This article is published on 24 January 2022 at AfroLeap. AfroLeap is an online publication that operates at the intersection of digital technology and the African experience based in Addis Ababa.

Entrepreneurship is on the rise in today’s Ethiopia. More and more businesses appear to be springing up everywhere, and the buzzword ‘startup’ has spread across the capital, Addis Ababa.

From first-year university students to highly educated experts, it seems that everyone is hopping on the startup bandwagon in an attempt to solve everyday problems.

The fact that obtaining work is extremely tough, with the youth unemployment rate standing at 23.1pc last August, is one of the primary reasons for the sparked interest. With at least two million people joining the workforce annually, Ethiopia’s economy is not creating enough jobs to meet this demand.

The Jobs Creation Commission, the government body mandated with leading the job creation agenda in Ethiopia, has sought to solve this unemployment problem through driving innovation. Its officials, among other leaders, are often heard advocating for the need for ingenuity and entrepreneurship while launching many startup-focused initiatives.  

From government-funded classes in the local kebele to entrepreneurship seminars in schools and sponsored events that teach entrepreneurship, launching a startup is an idea that seems to be pushed everywhere.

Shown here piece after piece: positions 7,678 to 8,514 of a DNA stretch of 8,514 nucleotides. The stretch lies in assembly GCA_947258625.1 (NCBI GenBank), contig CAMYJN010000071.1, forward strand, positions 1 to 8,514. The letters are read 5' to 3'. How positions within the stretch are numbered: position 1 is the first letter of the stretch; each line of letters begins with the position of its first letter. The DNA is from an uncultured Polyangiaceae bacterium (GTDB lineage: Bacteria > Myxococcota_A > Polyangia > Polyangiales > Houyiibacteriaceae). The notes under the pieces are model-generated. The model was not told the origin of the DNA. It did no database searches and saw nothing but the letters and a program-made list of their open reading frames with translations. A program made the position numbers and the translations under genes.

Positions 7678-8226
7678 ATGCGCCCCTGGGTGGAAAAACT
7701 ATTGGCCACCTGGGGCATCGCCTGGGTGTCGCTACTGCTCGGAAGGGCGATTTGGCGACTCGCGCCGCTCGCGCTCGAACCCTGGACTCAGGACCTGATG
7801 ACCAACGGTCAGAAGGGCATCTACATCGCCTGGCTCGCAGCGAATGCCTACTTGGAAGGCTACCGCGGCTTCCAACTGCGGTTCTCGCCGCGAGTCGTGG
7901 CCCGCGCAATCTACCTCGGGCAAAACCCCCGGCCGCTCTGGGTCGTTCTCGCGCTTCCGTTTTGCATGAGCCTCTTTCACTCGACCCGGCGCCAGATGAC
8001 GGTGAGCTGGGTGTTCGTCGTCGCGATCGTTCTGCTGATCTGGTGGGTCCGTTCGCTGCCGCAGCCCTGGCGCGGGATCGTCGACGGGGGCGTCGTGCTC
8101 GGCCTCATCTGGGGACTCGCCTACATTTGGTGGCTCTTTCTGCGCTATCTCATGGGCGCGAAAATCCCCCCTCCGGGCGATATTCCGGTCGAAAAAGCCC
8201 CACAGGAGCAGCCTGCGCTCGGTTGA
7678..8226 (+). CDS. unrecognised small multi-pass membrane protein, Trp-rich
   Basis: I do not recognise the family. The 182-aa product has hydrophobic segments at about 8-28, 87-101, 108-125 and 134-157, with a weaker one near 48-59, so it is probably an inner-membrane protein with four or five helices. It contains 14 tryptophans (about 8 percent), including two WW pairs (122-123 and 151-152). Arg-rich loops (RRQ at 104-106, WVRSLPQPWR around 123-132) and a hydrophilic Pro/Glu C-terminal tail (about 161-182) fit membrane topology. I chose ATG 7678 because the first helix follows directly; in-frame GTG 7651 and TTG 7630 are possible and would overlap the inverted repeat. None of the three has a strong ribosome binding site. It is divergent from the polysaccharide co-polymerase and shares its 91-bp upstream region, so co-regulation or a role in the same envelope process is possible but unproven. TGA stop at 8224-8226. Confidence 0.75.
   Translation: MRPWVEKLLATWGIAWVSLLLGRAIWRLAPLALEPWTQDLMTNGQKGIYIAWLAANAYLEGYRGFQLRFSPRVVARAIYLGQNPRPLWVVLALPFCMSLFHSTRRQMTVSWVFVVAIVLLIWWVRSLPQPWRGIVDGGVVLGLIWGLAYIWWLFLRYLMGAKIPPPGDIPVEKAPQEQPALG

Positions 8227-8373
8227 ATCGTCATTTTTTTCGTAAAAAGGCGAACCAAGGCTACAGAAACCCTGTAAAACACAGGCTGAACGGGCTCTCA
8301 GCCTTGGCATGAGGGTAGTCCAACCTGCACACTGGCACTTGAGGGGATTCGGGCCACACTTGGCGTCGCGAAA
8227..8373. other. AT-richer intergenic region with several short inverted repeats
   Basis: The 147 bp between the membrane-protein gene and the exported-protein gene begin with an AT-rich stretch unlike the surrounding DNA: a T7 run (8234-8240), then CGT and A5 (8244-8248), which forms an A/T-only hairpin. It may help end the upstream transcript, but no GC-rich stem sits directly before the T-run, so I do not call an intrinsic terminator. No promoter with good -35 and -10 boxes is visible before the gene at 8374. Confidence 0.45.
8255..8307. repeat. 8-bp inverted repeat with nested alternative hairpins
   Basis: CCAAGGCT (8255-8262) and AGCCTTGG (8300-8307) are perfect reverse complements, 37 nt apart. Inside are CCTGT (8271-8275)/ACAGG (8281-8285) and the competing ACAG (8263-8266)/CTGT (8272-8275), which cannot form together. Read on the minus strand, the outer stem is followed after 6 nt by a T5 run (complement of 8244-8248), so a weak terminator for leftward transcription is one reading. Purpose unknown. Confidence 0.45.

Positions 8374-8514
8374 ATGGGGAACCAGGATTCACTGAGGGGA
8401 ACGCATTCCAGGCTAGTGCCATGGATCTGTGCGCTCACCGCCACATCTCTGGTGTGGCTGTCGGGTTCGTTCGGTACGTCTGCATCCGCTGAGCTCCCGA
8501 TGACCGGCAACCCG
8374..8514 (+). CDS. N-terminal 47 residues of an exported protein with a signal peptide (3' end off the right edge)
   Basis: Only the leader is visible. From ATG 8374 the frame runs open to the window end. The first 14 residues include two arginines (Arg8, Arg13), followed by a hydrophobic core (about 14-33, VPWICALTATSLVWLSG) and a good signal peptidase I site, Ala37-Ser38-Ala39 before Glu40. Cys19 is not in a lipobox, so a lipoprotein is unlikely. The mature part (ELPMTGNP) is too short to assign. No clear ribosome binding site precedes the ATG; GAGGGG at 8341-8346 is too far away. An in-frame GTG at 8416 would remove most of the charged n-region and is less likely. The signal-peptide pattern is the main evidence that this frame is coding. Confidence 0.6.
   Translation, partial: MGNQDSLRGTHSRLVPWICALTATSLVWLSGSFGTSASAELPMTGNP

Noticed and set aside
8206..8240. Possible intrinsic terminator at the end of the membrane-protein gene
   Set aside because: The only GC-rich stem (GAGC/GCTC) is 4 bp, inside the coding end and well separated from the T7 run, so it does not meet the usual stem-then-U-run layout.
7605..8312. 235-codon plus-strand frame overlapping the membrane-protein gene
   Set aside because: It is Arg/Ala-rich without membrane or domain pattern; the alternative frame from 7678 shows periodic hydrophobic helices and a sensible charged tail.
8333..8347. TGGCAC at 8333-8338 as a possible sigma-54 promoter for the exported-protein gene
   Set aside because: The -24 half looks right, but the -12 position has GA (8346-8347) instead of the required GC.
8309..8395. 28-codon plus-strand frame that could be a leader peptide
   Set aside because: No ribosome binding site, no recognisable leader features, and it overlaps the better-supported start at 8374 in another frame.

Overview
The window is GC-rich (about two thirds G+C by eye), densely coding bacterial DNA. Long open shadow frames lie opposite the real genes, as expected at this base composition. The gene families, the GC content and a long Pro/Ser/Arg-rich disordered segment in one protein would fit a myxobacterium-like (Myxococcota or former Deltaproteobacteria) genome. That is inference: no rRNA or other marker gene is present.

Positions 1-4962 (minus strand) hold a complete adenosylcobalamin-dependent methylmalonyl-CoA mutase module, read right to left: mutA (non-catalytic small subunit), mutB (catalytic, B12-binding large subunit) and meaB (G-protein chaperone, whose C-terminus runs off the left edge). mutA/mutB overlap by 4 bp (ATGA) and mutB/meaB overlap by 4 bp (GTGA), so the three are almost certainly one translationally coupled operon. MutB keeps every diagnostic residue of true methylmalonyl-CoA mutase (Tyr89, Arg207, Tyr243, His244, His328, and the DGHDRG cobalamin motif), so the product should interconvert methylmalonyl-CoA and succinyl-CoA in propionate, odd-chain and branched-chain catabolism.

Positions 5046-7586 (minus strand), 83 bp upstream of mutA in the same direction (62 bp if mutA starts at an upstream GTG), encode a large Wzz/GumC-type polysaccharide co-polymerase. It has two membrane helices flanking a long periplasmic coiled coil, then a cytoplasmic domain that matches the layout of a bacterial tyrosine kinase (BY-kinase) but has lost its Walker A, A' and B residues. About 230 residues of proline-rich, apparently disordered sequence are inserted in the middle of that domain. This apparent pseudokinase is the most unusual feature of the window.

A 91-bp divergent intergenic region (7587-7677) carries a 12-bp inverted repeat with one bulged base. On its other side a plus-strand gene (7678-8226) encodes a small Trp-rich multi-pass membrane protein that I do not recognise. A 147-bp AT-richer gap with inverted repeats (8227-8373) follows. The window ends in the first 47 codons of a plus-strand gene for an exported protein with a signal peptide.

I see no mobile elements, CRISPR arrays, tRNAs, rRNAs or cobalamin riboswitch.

The growth of institutions that support businesses, such as the Hult Prize, which encourages entrepreneurship and runs competitions on startup ideas at Addis Ababa University, are another agents of this change.

Entrepreneurship has become the cool new thing to do, thanks to the glorification of billion-dollar businesses like Facebook and Alibaba. The emergence of local heroes such as RIDE, one of Ethiopia’s first ride-hailing companies that have reached immense success, has also contributed to the general interest in the startup space.

As a result, the groundwork for the startup craze is being laid. Major institutional reforms that have addressed the countries digital economy hurdles, such as policy changes tackling poor network connectivity, high telecom costs, and restrictive regulations, have also freed more working areas for Ethiopia’s entrepreneurs.  

Besides, startup-focused reforms have been rolled out. Ethiopia’s first startup act that aims to provide customized support for startups and incentivize entrepreneurship is set to be passed into law after spending over a year in the making.